pilot projects draft

april@NISC.SRI.COM (April Marine) Tue, 03 November 1992 22:22 UTC

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From: april@NISC.SRI.COM (April Marine)
Message-Id: <9211032222.AA07638@phoebus.nisc.sri.com>
To: disi
Cc: april@NISC.SRI.COM
Subject: pilot projects draft
Date: Tue, 03 Nov 92 14:21:59 PST

Hi gang,

One of the DISI WG tasks was to write a doc explaining what the
X.500-based white pages pilot projects are and giving info about
how to join them.  Here is a draft of that document.  (The pilot
contacts are even now reviewing what is written about them, so
corrections may be forthcoming.)

Any feedback on this document is appreciated.  If you know of other
pilots that you feel should be included, let me know.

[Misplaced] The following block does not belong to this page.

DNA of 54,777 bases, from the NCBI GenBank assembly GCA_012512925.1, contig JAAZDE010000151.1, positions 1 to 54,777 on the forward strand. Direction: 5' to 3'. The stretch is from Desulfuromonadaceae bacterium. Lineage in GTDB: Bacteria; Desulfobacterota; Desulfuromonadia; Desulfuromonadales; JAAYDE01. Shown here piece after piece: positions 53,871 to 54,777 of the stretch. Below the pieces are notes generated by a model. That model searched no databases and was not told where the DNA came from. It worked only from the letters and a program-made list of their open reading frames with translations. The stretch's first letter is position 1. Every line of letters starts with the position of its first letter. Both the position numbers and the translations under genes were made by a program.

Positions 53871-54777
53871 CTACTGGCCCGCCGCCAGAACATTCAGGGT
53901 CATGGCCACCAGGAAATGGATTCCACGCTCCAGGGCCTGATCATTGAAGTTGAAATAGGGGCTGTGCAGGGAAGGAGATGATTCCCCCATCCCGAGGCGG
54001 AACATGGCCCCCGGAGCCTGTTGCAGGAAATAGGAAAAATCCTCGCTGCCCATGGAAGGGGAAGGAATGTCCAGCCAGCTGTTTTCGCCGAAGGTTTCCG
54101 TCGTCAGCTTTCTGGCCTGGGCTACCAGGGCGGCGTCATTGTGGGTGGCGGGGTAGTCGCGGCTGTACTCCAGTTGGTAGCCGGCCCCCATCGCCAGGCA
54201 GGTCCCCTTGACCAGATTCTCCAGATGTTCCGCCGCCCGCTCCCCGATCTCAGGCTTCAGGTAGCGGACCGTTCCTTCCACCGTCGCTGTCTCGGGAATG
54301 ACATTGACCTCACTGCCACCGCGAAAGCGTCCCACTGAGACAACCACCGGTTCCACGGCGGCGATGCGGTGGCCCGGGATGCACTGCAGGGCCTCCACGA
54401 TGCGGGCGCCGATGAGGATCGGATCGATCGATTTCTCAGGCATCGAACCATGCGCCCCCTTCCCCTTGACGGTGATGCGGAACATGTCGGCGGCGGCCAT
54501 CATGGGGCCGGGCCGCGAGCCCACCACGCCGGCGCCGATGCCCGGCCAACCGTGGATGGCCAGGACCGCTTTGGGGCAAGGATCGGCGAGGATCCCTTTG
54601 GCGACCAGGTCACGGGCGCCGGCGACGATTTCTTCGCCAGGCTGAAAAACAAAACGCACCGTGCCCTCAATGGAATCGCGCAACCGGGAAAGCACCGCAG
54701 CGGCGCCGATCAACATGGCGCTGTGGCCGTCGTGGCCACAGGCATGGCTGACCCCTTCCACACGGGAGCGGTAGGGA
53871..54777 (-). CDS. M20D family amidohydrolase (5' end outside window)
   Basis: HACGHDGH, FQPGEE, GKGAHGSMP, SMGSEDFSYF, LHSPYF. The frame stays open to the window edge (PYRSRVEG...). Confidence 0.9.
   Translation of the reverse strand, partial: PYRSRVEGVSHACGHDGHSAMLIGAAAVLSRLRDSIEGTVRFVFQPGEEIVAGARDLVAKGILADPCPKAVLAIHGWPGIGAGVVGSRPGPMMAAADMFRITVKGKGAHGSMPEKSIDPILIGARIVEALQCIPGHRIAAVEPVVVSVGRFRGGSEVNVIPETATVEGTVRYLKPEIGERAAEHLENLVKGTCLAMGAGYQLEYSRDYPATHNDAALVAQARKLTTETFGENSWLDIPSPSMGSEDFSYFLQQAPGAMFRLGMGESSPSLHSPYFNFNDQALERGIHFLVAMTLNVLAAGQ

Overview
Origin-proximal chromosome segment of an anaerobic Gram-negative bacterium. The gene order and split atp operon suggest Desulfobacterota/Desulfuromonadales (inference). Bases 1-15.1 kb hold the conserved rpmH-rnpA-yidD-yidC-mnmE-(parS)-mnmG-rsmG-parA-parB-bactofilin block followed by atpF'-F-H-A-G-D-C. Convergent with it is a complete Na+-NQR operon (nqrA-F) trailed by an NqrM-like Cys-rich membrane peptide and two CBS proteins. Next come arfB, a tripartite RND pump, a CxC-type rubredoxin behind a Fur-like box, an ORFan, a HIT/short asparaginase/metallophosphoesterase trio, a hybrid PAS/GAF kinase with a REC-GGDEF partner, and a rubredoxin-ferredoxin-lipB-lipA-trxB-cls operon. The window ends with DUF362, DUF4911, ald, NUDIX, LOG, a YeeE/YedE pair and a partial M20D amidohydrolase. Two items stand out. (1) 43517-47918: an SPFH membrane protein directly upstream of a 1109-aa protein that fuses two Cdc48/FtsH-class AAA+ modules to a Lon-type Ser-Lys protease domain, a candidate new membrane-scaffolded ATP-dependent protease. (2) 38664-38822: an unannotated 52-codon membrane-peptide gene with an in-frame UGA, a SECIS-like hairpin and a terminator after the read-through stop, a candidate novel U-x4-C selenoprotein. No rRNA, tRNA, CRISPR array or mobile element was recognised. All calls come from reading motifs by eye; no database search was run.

This is formatted as an I-D, but it has NOT yet been submitted as one.

April Marine
SRI Network Information Systems Center

**************Not Yet an I-D*******************************************

INTERNET-DRAFT (not really :-)                                A. Marine
DISI X.500 Pilots                                                   SRI
                                                          November 1992

                           X.500 Pilot Projects

Status of This Memo

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Please check the Internet Draft abstract listing contained in the IETF
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This INTERNET-DRAFT provides information for the Internet community.
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Expiration Date

This Internet Draft expires May 18, 1993.


This document lets people know about three significant
X.500-based white pages projects.  Each pilot is described
briefly, then basic information is provided about how an
organization may participate in the pilot and where they